In the line of fire: Garden design to reduce the threat of bushfire
Increased risk of bushfire may be the new normal in many parts of Australia. Still, there are plenty of things you can do in your garden to give your house a better chance of survival if a fire does hit. Landscape architect and bushfire consultant Anthony Power explains the science behind fire and gives some practical advice for garden design.
Last summer, Australia experienced one of the worst bushfire seasons in its history. More than 12 million hectares (an area almost twice the size of Tasmania) burnt across the country. During these times, many of us look at what we can do to reduce our bushfire risk.
Landscaping is not often the first thing people think of to improve their property’s chances of survival in a bushfire. However, good landscape design and garden construction can play a significant role in reducing the probability of house loss or damage. There are many creative landscape solutions and ideas to improve the chances of bushfire survival. The size of the garden, its climate zone, its intended use and other factors will have a bearing on the strategies available. In this article, I want to introduce the science behind fire behaviour and how it relates to gardens and house survival, and provide an overview of those strategies.
Let’s first dig into some basic fire behaviour concepts.
Understanding basic bushfire behaviour
Combustion is a chemical reaction that converts fuel energy into heat, light and particulates (smoke). The heat from the flame is transferred to nearby fuels until they too ignite, and the cycle continues; breaking this cycle stops the spread of fire. Plants are the primary fuel source in bushfires. The nature of the fuel has a strong influence on how it burns and subsequently, fire behaviour. Some plants ignite quickly, while others may burn slowly or incompletely.
Invented in the 1960s by American fire scientist George Byram, ‘fire intensity’ is a term frequently used to describe bushfires. It is a measure (in kilowatts per metre of fire front) of the energy release of a fire through the combustion process. Fire intensity is calculated by multiplying the amount of fuel consumed (in kilograms per square metre), the heat yield of the burning material (in kilojoules per kilogram), and the fire’s rate of spread (in metres per second). Understanding this basic equation is useful as it can help inform our garden design.
Research on the heat yield of different plant species is somewhat lacking. However, we know that increasing the moisture content through regular watering reduces the heat yield as the fire must burn off the moisture in the fuel before combustion can happen. Some fuels may even be unavailable to burn if their moisture content is high enough. Water vapour in the fuel reduces the radiant heat output, which is a crucial mechanism in fire spread by drying and preheating fuels ahead of the flames.
Topography and wind are the primary mechanisms that drive a fire’s rate of spread. They can also act together to funnel fires along gullies, around hills, through gaps in trees and so on. Wind also plays a vital role in fire spread by transporting firebrands and embers.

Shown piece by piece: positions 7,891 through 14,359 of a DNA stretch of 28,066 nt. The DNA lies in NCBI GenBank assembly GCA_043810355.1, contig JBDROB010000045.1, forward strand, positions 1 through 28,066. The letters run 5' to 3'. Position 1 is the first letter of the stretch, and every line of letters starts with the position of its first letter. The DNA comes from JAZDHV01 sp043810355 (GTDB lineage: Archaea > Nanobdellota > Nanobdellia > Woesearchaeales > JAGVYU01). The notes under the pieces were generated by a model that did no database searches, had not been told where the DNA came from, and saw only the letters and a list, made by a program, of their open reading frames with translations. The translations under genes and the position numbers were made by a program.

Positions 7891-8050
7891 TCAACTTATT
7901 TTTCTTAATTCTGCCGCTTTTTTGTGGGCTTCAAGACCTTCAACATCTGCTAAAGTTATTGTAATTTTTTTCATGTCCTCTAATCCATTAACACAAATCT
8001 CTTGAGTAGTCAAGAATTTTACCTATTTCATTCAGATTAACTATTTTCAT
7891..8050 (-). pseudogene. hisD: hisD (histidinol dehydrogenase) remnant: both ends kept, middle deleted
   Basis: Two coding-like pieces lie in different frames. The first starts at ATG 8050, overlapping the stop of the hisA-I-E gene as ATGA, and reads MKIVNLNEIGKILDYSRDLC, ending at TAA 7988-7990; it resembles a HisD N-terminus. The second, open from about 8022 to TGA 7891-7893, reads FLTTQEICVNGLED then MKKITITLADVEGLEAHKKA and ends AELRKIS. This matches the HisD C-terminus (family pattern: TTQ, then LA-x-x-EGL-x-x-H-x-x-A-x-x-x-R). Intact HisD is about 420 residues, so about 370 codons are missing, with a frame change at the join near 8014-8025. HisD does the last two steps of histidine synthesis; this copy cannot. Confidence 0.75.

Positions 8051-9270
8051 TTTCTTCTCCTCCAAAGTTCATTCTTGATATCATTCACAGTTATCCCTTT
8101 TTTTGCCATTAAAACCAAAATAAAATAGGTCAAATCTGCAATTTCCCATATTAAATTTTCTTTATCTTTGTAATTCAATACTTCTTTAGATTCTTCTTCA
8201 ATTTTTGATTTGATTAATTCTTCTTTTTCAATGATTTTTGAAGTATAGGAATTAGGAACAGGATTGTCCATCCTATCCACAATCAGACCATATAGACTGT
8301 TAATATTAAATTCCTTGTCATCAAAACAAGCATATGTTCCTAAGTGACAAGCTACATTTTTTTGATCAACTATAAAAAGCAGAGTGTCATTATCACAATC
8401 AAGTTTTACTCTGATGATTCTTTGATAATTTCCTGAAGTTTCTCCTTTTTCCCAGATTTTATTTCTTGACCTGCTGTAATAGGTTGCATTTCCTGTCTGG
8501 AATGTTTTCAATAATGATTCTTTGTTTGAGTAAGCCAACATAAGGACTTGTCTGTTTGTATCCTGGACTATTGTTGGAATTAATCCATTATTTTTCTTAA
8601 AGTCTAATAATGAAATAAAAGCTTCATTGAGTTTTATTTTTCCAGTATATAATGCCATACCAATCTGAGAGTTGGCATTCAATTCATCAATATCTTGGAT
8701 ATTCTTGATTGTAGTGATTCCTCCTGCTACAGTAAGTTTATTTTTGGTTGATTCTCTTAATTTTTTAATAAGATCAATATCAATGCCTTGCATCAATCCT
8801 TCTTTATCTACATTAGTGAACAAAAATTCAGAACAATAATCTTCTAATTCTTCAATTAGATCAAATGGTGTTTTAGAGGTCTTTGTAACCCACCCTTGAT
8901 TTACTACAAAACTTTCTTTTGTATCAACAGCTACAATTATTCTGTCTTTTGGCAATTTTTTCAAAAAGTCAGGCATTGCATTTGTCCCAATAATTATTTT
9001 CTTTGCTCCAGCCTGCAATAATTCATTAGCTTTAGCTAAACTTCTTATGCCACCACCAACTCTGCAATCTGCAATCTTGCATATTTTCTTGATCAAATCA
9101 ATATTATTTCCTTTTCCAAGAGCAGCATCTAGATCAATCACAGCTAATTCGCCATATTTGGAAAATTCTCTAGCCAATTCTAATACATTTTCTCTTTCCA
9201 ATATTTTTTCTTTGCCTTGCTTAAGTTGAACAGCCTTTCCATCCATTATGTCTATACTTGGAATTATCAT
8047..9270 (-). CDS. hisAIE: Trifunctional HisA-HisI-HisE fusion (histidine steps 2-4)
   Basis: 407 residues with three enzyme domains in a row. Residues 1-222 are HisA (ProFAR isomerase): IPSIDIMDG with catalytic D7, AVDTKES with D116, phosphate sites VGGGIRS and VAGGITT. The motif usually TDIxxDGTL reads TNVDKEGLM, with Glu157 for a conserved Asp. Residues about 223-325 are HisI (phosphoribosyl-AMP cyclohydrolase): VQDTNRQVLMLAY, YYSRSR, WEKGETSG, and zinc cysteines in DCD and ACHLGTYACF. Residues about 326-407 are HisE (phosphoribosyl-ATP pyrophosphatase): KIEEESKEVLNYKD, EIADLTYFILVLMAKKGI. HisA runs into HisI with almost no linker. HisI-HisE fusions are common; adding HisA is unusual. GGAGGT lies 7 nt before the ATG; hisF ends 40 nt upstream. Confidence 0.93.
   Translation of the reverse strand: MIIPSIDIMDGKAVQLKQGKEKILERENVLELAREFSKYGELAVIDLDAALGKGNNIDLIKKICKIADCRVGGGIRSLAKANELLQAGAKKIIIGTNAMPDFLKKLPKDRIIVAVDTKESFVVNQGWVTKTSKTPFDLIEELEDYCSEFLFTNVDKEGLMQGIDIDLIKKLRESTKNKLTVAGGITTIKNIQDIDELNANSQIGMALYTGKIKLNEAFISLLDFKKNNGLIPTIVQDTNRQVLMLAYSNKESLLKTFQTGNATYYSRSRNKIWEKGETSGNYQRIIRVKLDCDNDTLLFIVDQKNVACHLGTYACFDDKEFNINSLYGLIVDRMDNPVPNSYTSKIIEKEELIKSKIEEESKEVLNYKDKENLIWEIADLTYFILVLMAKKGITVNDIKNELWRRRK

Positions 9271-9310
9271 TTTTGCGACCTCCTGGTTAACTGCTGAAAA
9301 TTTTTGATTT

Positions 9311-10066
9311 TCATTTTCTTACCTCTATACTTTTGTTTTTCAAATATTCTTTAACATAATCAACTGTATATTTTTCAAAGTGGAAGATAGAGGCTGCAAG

Ember attack is the primary cause of house loss to bushfire in Australia, accounting for over 80 per cent of recorded losses. Ember density is highest near the bushland edge. Embers land on and can ignite houses, gardens, mulches, garden furniture, cars, outbuildings, mats, lawns, pergolas and so on. They can be trapped and accumulate against vertical surfaces, particularly in corners of buildings. Other bushfire attack mechanisms on houses include direct flame contact and radiant heat flux.
So, to reduce possible fire intensity and risk to our homes, we can focus on reducing:
- the amount of available fuel in our gardens
- the heat yield of the vegetation
- the fire’s rate of spread by reducing wind speed and possibly modifying the slope
- the possibility of flame contact with our house
- the level of radiant heat flux impacting our house
- the number of burning embers that can reach our home.
These are all factors which we can influence through the design and construction of our gardens. Now let’s move on to an overview of design strategies to implement around your home.
Understanding your site and its position in the landscape
Some places are more prone to fire than others. Whether you live in a rural or bushland area, a small town or a peri-urban area, it’s a good idea to assess your site to gain an understanding of its level of bushfire risk. Influencing factors include climate, slope and aspect, density and type of surrounding vegetation, distance to bushland, and likely direction for bushfire attack. The site’s position within the landscape such as on ridgelines or at the bottom of slopes as well as the property’s distance to roads and avenues of escape all play a role. Arranging a visit from your local fire authority or an accredited bushfire consultant is an excellent place to start.
One factor to understand is the likely ‘fire wind’ direction. Although wind can move fires in any direction and topography also has an influence, in any location there are typical wind directions that are associated with bad fire weather. These usually involve dry winds emanating from the hot and arid interior of the continent. On the eastern seaboard of Australia, fire winds typically come from the west. In Western Australia, the reverse tends to be the case with hot, dry winds blowing from the east. By contrast, winds with a maritime influence are more cooling and tend to carry higher levels of moisture. Consideration must also be given to the direction of a potential wind change. In southern Australia, bad fire weather is associated with winds blowing from the north-west. A wind direction change from the south-west will often follow in the evening. The long northern flank of the fire can then become the head of the fire, creating dangerous fire behaviour.